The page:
Assembly approves amendment to Proceeds of Crime (Civil Confiscation) Act |06 April 2021
In a brief intermission in considering the national budget, the National Assembly on Wednesday last week approved an amendment to the Proceeds of Crime (Civil Confiscation) Act.
The amendment has lowered the ranking to include police inspectors in the list of police officers or enforcement personnel allowed to file an affidavit when confiscating property that have been acquired through proceeds of crime.
It took less than an hour for the National Assembly to green light the amendment.
The amended bill was presented to the National Assembly by Internal Affairs minister, Errol Fonseka, and the National Assembly voted to waive the stages of the bill passage in the National Assembly so it could be dealt with swiftly.
Minister Fonseka explained that the Proceeds of Crime (Civil Confiscation) Act 2008 came into force to allow the Supreme Court to give directions to preserve and dispose of properties that have been acquired by individuals through crime.
This direction can only be given and supported by an affidavit.
“At that time, it was the Financial Intelligence Unit (FIU) that was able to undertake such applications under Sections 3, 4 and 5 of this Act. Back then, the direction had to be supported by an affidavit or a sworn declaration by an asset agent,” noted Minister Fonseka.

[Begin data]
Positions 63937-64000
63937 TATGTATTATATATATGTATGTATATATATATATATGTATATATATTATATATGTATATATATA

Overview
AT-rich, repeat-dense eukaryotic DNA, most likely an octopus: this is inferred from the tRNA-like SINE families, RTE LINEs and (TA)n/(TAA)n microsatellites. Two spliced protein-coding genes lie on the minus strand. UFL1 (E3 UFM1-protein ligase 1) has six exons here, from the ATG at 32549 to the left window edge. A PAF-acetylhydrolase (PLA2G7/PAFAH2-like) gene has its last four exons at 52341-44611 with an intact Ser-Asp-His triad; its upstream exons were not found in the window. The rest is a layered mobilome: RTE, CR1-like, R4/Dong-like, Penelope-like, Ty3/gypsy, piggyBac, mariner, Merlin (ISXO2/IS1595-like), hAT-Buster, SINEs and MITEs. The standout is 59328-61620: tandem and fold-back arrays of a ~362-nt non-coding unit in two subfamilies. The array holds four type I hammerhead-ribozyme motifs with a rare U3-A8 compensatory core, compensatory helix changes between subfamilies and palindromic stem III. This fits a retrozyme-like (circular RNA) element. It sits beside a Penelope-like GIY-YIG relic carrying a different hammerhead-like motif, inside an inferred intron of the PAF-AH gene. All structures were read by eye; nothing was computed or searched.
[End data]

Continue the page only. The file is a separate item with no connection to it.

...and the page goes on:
With an amendment in 2017, police officers above the rank of inspector were provided with the legal power to file the affidavit or declaration. This included assistant superintendents, superintendents, chief superintendents, deputy commissioner and commissioner of police.
Now due to Wednesday’s amendment, even police inspectors will be able to provide the Supreme Court with the necessary affidavit.
“The reason behind the amendment is firstly because the Financial Crime Investigation Unit (FCIU) in the police force received the mandate to deal with cases relating to proceeds of crime since 2017. The Anti Money Laundering and Combating the Financing of Terrorism Act 2020 also recognises the power of the FCIU to conduct investigations,” added Minister Fonseka.
Minister Fonseka further explained that the number of senior police officers above the rank of inspectors is limited in the Seychelles police force while the numbers of cases are significantly increasing.
He noted that the new administration is taking the enforcement of laws such as the Proceeds of Crime (Civil Confiscation) Act extremely seriously to discourage criminals such as drug dealers and traffickers.